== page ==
Many business owners and sales reps hate price objections.  They view price objections as some kind of faux pas that they should have avoided, an awkward situation, best resolved quickly (and often with huge damage to profits).  Do you like price objections?  When was the last time you heard one?  (I recently spoke to the new CEO of an established business who said they haven’t heard a price objection in 2 years, so they know their pricing is screwed up.)

If you don’t like price objections, you could be accidentally killing your business.  If no one ever objects to your price, many of your customers would probably pay considerably more.

Charging a little more has a disproportionate impact on the bottom line.  For example, raising prices 10% from $150 to $165 per hour will likely raise profit much more than 10%.  Since that extra margin goes straight to the bottom line, you might increase profit 20 or 30%.  That sure beats working 20-30% longer!

In addition, pricing objections give you great insight into what the customer cares about.  They are learning opportunities.  You get to learn about the customer, and you get a chance to test your messaging for why your price premium is a good investment.  No objections, no learning.

When you get an objection, there are 4 possibilities.

  1. The customer was never a good fit.  You should suggest they go elsewhere.  These are the “I want a brand new Ferrari and I have a $20,000 budget” customers.  If you currently sell them $20,000 Ferraris, you have a big problem.
  2. The customer is a good fit for your company, but has legitimate reasons for wanting a cheaper price.  These are the “I want a really fast car, something like a Ferrari, and I have a $50,000 budget” customers.  Maybe they can get a used Porsche 911.  Maybe you can remove some of the value from your offering and lower your price, and/or give them discounts for upfront payment, flexible scheduling, volume purchases, or other behaviors that create shared value.  (See more on how you can Price for Profit.)
  3. The customer is a great fit, but wants to see if they can get a better deal.  These are the “I’d love a Ferrari, what kind of deal can you give me?” customers.  They are asking for a discount because they know it can’t hurt.  Make sure they understand the value message, and charge them the right price.  They can get a discount if they agree to some of the shared value behaviors in step 2, of course.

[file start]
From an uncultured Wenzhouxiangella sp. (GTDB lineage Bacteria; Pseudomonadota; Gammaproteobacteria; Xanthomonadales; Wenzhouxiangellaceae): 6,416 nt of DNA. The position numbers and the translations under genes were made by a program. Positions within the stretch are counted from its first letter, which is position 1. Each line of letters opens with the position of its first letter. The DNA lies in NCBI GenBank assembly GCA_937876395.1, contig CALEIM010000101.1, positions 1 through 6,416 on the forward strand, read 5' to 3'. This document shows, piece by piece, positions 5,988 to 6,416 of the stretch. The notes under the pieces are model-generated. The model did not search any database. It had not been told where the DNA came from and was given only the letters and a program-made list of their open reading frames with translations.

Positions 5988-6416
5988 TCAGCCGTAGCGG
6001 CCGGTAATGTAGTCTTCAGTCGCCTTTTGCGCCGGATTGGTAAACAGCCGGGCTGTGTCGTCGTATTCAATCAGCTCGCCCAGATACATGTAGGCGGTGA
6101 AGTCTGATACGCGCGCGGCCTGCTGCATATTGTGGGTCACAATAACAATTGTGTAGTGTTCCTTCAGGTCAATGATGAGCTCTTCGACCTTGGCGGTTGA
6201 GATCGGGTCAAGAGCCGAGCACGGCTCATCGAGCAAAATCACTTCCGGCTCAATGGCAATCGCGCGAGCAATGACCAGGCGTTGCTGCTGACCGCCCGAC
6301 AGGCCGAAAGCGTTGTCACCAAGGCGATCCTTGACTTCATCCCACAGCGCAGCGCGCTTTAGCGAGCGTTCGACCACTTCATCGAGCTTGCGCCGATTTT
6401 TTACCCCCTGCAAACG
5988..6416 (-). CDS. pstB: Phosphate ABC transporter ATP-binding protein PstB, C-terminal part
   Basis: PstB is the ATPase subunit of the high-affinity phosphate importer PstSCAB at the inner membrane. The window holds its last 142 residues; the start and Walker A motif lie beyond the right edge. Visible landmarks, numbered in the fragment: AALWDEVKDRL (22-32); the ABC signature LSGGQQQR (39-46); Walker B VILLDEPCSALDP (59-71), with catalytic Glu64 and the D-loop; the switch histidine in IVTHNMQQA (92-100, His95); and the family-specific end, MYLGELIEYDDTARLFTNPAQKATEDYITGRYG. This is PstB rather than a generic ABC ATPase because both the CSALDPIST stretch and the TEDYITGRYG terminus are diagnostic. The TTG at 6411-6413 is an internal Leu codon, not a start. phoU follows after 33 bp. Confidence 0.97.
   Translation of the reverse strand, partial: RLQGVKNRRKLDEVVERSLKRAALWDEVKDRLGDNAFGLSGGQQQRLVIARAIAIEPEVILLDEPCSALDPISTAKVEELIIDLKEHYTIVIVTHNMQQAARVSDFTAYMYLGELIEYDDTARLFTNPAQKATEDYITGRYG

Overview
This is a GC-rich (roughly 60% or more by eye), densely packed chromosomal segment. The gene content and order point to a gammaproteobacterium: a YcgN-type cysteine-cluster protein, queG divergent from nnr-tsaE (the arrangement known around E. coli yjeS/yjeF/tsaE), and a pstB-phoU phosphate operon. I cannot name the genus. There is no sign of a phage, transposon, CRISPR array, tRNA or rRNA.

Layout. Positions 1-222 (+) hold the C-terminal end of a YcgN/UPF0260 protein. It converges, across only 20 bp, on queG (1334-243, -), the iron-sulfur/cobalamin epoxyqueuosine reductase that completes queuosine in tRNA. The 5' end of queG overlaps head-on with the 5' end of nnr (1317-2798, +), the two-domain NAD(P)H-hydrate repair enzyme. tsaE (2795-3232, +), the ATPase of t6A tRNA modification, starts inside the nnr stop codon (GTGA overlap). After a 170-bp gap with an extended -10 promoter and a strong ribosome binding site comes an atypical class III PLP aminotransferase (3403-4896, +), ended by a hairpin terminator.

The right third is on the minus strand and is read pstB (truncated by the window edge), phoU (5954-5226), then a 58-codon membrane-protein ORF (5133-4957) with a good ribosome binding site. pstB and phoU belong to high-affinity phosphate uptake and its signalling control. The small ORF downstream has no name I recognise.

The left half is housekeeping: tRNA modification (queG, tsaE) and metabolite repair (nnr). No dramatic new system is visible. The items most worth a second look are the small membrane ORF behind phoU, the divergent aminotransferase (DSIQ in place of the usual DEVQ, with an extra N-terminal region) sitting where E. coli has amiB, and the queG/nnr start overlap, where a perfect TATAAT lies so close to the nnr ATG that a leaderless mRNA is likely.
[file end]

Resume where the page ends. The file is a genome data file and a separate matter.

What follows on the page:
4. The customer may be a good fit, but they are using price as a mask for deeper issues.  These are they “I’d love to buy a Ferrari, but I can’t spend more than $20,000 (because my wife said I could get a Ferrari if I didn’t spend more than that)” customers.  So you say “let’s say we agreed on your price, are you ready to buy today?”  If they are ready to buy, you can deal with the price objection by putting them in one of the previous 3 categories.  If they start talking about their budget cycle, IT approval, the need to get buy-in from their Tokyo office, etc, then you know that price was just a smoke screen.  They have other issues that they may not feel comfortable airing, but even if you lower your price, those issues remain.

Note that customers put themselves into these categories.  The price objection just helps you figure out how to deal with them.  Don’t assume that everyone is in #2 and will respond to lower prices.  This just becomes a self-fulfilling prophecy and teaches your customers in #3 and #4 to act like they need more discounts.

Now consider what happens when you don’t get a price objection.  Either:

  1. You priced the offering at exactly the optimum price for that customer, or
  2. You underpriced.

So when was the last time you got a price objection? How did you handle it?

Comments are closed.